NJ Business succession plans and agreements take place upon the death, disability, retirement or withdrawal of a business owner, key employee or partner. Depending on the type of business, transfers of ownership interests may not achieve a complete change of control. Careful estate and corporate business planning can minimize problems and facilitate business owners’ goals.
NJ Franchisee Law Representation: We will review your franchise document(s), explain your obligations, and advise you throughout the process of purchasing or selling a franchise. We want to be there to guide and protect you through your complicated, yet rewarding, investment decision.
Review of Your NJ Retail, Office or Industrial Lease
Acquiring a physical location for your enterprise is strategically one of the most important steps in establishing a new company; it brings your business plan one step closer to profitability. Commercial leases are generally highly negotiable, from the terms and conditions to the financial payments and methods of payment. You should not sign a lease agreement before having an experienced NJ commercial leasing attorney review the lease and negotiate its legal terms to protect your interests and save you money today and for years to come. A small mistake or oversight will cost you substantial money.
I consulted with Mr. Niemann following a recommendation from an associate in Brick, New Jersey. I was told that Mr. Niemann would be an excellent person to discuss an investment opportunity which was represented to me as very profitable. Mr. Niemann met with me promptly and reviewed the information which was given by the promoter. After having considered the promotional information, Mr. Niemann cautioned me against the investment. He requested a four-way conference be set up so that he could meet face to face, eye to eye with the promoter of this opportunity. After several hours of intense questioning and discussion, Mr. Niemann courteously and professionally concluded the meeting, whereupon he immediately told me not to invest a single penny into this scam as I would lose my investment. At the time, I was looking to invest several hundred thousand dollars. Thank God I listened to Mr. Niemann.
Since our meeting, I have learned that the deal was, in fact, a scam and that I would have lost my entire investment. The straight talking highly investigative nature of Mr. Niemann’s questioning and insight coupled with his significant past business experience was of invaluable help to me.
Scott Buongiovanni Freehold, New Jersey
Four Questions Business Buyers Should Ask, but Usually Don’t
The questions buyers of a prospective business really need answered are the questions they usually don’t think to ask.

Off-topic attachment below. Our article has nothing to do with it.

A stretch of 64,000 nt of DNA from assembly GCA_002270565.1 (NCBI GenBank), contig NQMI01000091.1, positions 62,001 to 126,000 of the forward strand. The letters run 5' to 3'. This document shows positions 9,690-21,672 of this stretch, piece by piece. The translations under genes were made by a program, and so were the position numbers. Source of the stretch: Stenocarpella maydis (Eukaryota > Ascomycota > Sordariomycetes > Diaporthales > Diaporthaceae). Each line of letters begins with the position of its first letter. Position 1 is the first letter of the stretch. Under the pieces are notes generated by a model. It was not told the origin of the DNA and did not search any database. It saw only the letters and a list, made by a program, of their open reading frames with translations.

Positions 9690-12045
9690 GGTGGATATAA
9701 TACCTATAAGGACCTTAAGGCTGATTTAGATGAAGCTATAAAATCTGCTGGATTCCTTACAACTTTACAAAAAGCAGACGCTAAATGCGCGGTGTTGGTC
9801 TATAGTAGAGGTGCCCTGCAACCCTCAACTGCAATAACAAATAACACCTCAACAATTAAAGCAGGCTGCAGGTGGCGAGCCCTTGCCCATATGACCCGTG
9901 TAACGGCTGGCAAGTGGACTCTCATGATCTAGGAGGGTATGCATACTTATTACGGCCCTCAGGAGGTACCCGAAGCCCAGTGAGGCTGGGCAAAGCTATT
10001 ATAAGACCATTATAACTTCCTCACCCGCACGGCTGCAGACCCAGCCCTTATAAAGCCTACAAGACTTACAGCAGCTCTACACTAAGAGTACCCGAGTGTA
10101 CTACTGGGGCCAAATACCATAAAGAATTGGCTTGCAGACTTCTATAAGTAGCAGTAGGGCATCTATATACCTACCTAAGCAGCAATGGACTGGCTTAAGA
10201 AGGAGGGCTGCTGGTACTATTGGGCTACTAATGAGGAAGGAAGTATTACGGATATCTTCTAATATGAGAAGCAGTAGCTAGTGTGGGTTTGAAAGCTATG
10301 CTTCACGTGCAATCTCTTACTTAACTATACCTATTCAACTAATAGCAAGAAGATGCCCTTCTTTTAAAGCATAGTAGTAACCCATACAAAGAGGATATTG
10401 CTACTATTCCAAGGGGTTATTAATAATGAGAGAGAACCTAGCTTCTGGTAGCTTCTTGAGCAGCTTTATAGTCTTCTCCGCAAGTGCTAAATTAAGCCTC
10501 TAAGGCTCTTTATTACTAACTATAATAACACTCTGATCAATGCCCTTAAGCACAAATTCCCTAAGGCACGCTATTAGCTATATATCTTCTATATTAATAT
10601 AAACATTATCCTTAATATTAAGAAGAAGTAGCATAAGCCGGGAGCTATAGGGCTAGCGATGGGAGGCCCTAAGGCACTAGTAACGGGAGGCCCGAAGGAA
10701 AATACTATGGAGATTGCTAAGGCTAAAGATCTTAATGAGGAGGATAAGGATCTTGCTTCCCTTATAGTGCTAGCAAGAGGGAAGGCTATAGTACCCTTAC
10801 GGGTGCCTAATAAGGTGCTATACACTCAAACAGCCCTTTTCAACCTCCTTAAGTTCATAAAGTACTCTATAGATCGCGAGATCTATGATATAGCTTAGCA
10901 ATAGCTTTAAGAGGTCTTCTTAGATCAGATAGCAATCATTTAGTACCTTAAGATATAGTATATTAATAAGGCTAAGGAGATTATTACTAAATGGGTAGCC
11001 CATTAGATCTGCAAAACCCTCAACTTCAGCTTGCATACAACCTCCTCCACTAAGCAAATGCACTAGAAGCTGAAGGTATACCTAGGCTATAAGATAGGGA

Question #1: “When Did the Owner Decide and Why Did the Owner Decide to Sell His or Her Business?”
There are similarities when buying an existing business to buying a used car. If you have ever bought a used car, or anything that is pre-owned, almost always you ask the dealer why the previous owner sold the car. And then the phony reasons come from the dealer who tells you that the previous owner was a little old lady who only drove it church and was recently placed in a nursing home.
Business buyers must also question the owner’s decision to sell. Owners usually respond with an answer from the seller’s playbook. Variations of “I’m ready to retire,” “It’s time to do something else,” and “It’s time to give someone else a chance”.
Take note, however that if an owner’s decision to sell his or her business happened quickly, a red flag that the business is in trouble may be evident or that there are economic challenges on the horizon.
Question #2: “What Valuation Method Did the Owner Use to Determine the Asking Price?”
In every business sale, the buyer and the seller each do their own independent valuation of what the business is worth. From the buyer’s perspective, the seller’s valuation, while of interest, is not conclusive in determining a reasonable price for the company.
A seller’s valuation methodology does matter when it comes to evaluating its reasonableness. Many sellers value their businesses by an “asset-based valuation” method because it is the easiest valuation method. Unfortunately, it is also the least accurate way to determine the value of a small business. Income capitalization formulas also can be unreliable for a small company valuation.
A better approach is for a buyer to utilize a “multiplier valuation” method. If the seller also employs a multiplier valuation method, both parties enter the negotiation process on the same page. If not, the negotiation process likely becomes disagreeable. The buyer and the seller will both experience frustration because they are unable to agree on a common basis for valuation.
Question #3: “What Does the Owner Want to Walk Away With?”
It is important for the buyer to try to discover what matters to the seller. You really want to know the seller’s bottom line.
Buyers who are willing to ask this question will learn about the seller’s motivations in addition to their “bottom line”. Many small business owners are as concerned about the future of their business as they are about how much money they will make.
Learning the seller’s non-cash motivations can be a powerful negotiation tool. If the negotiation process hits a wall, knowing everything that is important to a seller can sometimes close the deal.
Question #4: “Is the Seller Willing to Sign a Non-Compete Clause?”
An established customer or client base is one of the reasons existing businesses are so attractive to buyers. That incentive disappears if the owner’s intention is to sell the business and take the company’s customers with him, or to compete against the new owner.
There is no surer way to flush out a seller’s unspoken motive than for the buyer to request a contractual non-compete clause. If the seller refuses, the buyer should walk! On the other hand, if the seller agrees without blinking an eye, the existing client base can probably be used as a reliable gauge for financial projections. To learn more about non-competition clauses in a NJ contract, please visit our contract law page (click here).
Fred has been my attorney since I started my business in 2003. He is always very helpful and has handled several business and personal matters for me. I highly recommend Fred.
– Wayne Sos
As you can tell, Fred knows something about business. Use his experience and that of his capable associates and staff to help make the purchase of your NJ business successful. Contact Fredrick P. Niemann, Esq. today toll-free at (855) 376-5291 or email him at firstname.lastname@example.org. Let Hanlon Niemann & Wright work for you.